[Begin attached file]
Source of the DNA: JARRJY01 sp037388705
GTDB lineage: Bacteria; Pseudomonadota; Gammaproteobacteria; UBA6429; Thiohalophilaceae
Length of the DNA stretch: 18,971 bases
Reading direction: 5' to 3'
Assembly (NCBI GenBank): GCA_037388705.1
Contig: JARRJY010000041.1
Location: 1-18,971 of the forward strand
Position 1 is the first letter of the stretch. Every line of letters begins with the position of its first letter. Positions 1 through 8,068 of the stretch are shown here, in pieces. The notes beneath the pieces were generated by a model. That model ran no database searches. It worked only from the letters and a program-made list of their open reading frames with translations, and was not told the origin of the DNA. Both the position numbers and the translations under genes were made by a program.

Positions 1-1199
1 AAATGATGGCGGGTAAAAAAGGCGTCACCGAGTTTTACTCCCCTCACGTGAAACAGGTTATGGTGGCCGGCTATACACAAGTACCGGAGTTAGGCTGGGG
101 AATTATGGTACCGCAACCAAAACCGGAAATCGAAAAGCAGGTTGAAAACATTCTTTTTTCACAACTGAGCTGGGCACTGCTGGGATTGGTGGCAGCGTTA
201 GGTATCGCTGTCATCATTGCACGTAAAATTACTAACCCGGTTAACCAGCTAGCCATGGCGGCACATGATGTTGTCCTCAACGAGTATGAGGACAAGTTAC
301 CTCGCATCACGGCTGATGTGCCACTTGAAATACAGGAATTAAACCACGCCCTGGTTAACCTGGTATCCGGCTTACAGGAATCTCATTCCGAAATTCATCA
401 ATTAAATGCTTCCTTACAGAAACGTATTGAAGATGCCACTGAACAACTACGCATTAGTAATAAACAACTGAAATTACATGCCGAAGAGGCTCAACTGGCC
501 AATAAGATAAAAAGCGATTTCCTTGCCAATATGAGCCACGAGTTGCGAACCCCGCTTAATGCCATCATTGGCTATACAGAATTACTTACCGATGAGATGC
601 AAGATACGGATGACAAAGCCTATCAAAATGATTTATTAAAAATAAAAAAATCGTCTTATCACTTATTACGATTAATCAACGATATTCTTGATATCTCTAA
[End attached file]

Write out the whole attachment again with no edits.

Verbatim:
Source of the DNA: JARRJY01 sp037388705
GTDB lineage: Bacteria; Pseudomonadota; Gammaproteobacteria; UBA6429; Thiohalophilaceae
Length of the DNA stretch: 18,971 bases
Reading direction: 5' to 3'
Assembly (NCBI GenBank): GCA_037388705.1
Contig: JARRJY010000041.1
Location: 1-18,971 of the forward strand
Position 1 is the first letter of the stretch. Every line of letters begins with the position of its first letter. Positions 1 through 8,068 of the stretch are shown here, in pieces. The notes beneath the pieces were generated by a model. That model ran no database searches. It worked only from the letters and a program-made list of their open reading frames with translations, and was not told the origin of the DNA. Both the position numbers and the translations under genes were made by a program.

Positions 1-1199
1 AAATGATGGCGGGTAAAAAAGGCGTCACCGAGTTTTACTCCCCTCACGTGAAACAGGTTATGGTGGCCGGCTATACACAAGTACCGGAGTTAGGCTGGGG
101 AATTATGGTACCGCAACCAAAACCGGAAATCGAAAAGCAGGTTGAAAACATTCTTTTTTCACAACTGAGCTGGGCACTGCTGGGATTGGTGGCAGCGTTA
201 GGTATCGCTGTCATCATTGCACGTAAAATTACTAACCCGGTTAACCAGCTAGCCATGGCGGCACATGATGTTGTCCTCAACGAGTATGAGGACAAGTTAC
301 CTCGCATCACGGCTGATGTGCCACTTGAAATACAGGAATTAAACCACGCCCTGGTTAACCTGGTATCCGGCTTACAGGAATCTCATTCCGAAATTCATCA
401 ATTAAATGCTTCCTTACAGAAACGTATTGAAGATGCCACTGAACAACTACGCATTAGTAATAAACAACTGAAATTACATGCCGAAGAGGCTCAACTGGCC
501 AATAAGATAAAAAGCGATTTCCTTGCCAATATGAGCCACGAGTTGCGAACCCCGCTTAATGCCATCATTGGCTATACAGAATTACTTACCGATGAGATGC
601 AAGATACGGATGACAAAGCCTATCAAAATGATTTATTAAAAATAAAAAAATCGTCTTATCACTTATTACGATTAATCAACGATATTCTTGATATCTCTAA